Pennsylvania lawmakers are finally addressing special education funding reform, something administrators at most York County school districts have been urging for years.
Don't get too excited.
What the Legislature actually has done is pass a bill, which creates a commission, which will be tasked with revamping the formula.
It's probably more accurate to say lawmakers are beginning to try to figure out how to address special education funding.
At least they're doing something.
It's obvious the way the state currently funds special education is flawed and unfair.
Rather than funding the actual amount it costs districts to educate special-needs students, the state uses a flat formula that assumes each district has a special-needs population that is 16 percent of the total student body.
That means some districts get more than they need, while others get less than their actual costs.
The disparity is particularly apparent in York County.
Late last year, The York Dispatch analyzed local districts' special education populations and costs, compared to state averages.
We found the number of special education students who cost local districts more than $25,000 a year grew nearly 82 percent between 2006-07 and 2011-12. At the same time, the cost of educating those students jumped by at least 91 percent.
Both of those numbers far exceeded the state increases over the same period -- 25 percent growth in students who cost at least $25,000 a year and 37 percent increase in the cost to educate them,
Still, each district received roughly the same amount.
Local school officials are hoping the new commission -- Gov. Tom Corbett is expected to sign the bill -- will be able to come up with a new formula based on districts' true costs.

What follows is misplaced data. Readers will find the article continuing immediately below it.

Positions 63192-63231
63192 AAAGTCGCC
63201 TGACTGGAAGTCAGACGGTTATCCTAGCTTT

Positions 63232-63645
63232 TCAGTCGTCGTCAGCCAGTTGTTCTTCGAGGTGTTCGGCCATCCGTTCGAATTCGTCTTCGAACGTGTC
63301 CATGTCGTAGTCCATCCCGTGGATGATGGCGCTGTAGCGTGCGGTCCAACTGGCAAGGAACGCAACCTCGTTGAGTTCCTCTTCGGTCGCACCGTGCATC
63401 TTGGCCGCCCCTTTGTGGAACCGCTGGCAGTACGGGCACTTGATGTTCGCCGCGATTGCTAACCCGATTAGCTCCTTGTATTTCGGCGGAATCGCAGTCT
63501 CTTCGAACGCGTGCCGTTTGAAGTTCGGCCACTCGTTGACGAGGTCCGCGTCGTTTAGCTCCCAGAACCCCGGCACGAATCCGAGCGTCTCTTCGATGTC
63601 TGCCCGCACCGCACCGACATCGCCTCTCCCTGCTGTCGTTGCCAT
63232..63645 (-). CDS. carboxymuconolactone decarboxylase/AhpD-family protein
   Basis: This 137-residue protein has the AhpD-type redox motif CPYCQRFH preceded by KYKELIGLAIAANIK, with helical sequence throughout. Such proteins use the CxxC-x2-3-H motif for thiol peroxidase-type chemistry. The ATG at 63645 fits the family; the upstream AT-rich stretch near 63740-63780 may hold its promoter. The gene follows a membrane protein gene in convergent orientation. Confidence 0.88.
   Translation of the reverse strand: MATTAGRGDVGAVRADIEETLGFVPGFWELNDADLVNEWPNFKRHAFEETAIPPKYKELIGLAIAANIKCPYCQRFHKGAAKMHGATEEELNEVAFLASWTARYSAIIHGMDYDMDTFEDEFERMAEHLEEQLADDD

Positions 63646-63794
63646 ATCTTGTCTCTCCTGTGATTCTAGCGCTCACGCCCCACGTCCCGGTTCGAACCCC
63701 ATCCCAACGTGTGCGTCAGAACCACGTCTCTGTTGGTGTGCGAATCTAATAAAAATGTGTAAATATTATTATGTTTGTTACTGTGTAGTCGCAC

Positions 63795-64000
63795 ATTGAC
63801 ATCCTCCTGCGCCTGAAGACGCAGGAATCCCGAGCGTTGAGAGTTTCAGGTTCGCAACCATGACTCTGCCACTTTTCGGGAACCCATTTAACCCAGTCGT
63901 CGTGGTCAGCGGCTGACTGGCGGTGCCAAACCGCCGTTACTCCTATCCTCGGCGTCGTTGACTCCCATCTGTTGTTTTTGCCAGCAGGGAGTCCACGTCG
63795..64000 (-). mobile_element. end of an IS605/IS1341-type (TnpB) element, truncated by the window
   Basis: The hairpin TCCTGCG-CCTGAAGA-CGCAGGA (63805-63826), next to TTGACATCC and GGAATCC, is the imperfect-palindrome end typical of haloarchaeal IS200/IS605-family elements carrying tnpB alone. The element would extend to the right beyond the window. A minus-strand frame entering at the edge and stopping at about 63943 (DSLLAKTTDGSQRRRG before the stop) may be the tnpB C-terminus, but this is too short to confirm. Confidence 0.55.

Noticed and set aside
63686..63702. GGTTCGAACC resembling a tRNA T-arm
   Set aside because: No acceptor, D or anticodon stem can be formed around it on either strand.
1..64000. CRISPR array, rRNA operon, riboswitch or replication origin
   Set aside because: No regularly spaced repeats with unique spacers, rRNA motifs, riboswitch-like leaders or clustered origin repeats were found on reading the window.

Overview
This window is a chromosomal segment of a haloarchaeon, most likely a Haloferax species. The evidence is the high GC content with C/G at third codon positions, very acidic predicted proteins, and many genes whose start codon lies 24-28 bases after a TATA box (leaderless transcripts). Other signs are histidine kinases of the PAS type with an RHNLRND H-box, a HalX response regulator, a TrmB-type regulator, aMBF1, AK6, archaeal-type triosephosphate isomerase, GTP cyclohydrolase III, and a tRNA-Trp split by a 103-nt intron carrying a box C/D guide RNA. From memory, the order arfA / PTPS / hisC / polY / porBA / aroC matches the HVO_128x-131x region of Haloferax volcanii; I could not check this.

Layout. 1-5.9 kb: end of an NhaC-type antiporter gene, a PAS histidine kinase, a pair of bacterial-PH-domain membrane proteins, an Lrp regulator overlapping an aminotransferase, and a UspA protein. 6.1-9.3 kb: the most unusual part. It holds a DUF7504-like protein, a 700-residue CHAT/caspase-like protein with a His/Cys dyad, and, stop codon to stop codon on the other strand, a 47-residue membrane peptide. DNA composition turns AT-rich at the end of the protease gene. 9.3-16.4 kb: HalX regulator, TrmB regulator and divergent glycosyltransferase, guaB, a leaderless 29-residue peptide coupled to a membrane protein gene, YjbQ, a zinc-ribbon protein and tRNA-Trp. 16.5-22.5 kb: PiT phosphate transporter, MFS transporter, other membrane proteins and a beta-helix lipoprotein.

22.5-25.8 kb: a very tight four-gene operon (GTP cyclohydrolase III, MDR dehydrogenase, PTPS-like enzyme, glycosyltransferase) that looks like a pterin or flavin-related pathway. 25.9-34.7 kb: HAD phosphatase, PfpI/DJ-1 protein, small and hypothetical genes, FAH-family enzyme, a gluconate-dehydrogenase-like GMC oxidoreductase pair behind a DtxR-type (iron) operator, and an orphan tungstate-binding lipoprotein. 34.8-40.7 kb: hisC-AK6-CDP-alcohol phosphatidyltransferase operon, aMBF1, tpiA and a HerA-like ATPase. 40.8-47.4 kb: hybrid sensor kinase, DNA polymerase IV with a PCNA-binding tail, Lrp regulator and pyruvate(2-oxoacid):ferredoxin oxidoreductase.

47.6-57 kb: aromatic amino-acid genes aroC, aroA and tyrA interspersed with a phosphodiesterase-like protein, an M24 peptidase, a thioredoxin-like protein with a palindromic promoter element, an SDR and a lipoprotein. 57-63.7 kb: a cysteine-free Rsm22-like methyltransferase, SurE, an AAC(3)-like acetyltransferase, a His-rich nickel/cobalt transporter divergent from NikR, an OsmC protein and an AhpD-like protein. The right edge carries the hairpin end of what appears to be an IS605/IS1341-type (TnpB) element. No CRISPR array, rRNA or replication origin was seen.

The problem is going to be convincing districts that are now being overpaid to accept less.
That's what bogged down a House bill in 2010, the last time the Legislature took a serious crack at reforming special education funding.
The original bill did in fact replace the flat-rate formula with one based on the actual number of special-needs students in each district -- some districts would receive more money, some would receive less.
But it was amended at the last minute to ensure no district would have its funding decreased as a result of the bill -- even if it has fewer than 16 percent of its students enrolled in special education.
It made no sense.
If the state has a pot of money that's being unfairly distributed, lawmakers need to fix the distribution.
The solution is not to get a bigger pot and try to make everyone happy.
Not surprisingly, the bill died.
Maybe the members of this new commission will learn from that earlier experience and get serious this time around.
A proper fix might not please everyone.
But it should be fair.